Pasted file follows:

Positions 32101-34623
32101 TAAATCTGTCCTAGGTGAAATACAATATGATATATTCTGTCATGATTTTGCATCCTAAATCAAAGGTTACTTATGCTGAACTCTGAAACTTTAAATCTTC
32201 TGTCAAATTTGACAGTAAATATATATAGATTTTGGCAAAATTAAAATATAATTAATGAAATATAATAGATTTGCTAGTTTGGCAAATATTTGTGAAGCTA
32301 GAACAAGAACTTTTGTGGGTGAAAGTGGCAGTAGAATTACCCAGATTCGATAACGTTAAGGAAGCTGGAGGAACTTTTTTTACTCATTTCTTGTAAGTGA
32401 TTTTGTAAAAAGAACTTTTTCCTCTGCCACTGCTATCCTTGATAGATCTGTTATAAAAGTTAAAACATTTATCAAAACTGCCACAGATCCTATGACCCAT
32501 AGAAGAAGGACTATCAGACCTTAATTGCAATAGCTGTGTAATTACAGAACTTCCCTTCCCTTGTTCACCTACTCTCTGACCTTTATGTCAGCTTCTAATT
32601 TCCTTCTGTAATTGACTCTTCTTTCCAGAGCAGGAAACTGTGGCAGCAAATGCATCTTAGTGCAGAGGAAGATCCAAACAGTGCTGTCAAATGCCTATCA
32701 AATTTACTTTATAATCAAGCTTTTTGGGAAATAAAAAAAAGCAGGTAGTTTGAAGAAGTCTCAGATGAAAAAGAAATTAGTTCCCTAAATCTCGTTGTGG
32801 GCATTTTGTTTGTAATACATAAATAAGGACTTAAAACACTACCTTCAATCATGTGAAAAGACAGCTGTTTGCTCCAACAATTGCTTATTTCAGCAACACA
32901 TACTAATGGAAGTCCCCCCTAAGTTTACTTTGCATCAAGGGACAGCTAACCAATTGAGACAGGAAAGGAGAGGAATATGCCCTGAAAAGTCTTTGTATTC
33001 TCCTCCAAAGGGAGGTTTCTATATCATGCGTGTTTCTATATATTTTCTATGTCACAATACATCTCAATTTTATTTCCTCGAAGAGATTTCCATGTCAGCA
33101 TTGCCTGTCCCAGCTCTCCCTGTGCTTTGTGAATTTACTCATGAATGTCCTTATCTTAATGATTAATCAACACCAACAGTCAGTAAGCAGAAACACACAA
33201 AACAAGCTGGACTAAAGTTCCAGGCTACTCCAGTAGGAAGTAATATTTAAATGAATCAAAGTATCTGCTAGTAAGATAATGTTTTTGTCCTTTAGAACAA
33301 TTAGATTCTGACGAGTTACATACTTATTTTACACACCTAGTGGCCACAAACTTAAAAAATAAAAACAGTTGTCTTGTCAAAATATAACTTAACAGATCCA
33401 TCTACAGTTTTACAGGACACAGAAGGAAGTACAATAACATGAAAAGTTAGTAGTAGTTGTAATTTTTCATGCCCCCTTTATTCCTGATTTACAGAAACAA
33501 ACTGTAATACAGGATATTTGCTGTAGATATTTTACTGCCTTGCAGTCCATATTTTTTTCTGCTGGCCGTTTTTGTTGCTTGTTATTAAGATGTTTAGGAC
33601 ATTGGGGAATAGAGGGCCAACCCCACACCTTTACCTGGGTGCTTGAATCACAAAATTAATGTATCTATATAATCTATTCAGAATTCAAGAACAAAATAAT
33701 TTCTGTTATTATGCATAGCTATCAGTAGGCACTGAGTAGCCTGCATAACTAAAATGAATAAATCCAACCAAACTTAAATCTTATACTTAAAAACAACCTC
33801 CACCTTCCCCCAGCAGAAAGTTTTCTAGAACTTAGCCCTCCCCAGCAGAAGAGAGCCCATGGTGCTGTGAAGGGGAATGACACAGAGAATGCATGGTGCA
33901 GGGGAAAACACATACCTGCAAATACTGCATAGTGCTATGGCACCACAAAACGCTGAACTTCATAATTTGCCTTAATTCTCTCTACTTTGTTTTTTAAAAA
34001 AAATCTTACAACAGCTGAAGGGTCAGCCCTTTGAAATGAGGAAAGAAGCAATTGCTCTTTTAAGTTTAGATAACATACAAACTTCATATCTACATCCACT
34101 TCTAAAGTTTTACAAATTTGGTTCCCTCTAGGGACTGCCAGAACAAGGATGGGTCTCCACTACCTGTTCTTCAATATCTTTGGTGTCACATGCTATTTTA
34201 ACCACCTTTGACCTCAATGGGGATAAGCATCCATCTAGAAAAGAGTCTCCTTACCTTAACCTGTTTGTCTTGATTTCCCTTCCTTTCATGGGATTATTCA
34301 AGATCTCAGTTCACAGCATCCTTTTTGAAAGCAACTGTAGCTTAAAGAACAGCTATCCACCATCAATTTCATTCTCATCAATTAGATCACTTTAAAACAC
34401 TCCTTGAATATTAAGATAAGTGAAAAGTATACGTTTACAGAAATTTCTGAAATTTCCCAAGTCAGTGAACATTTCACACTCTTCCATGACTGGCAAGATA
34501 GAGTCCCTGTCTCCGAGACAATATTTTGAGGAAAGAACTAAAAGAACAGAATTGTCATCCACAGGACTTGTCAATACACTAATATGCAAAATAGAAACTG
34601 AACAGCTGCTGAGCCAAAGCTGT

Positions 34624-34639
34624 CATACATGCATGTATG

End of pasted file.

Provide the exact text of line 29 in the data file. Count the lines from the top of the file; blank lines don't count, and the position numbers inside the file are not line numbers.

34624 CATACATGCATGTATG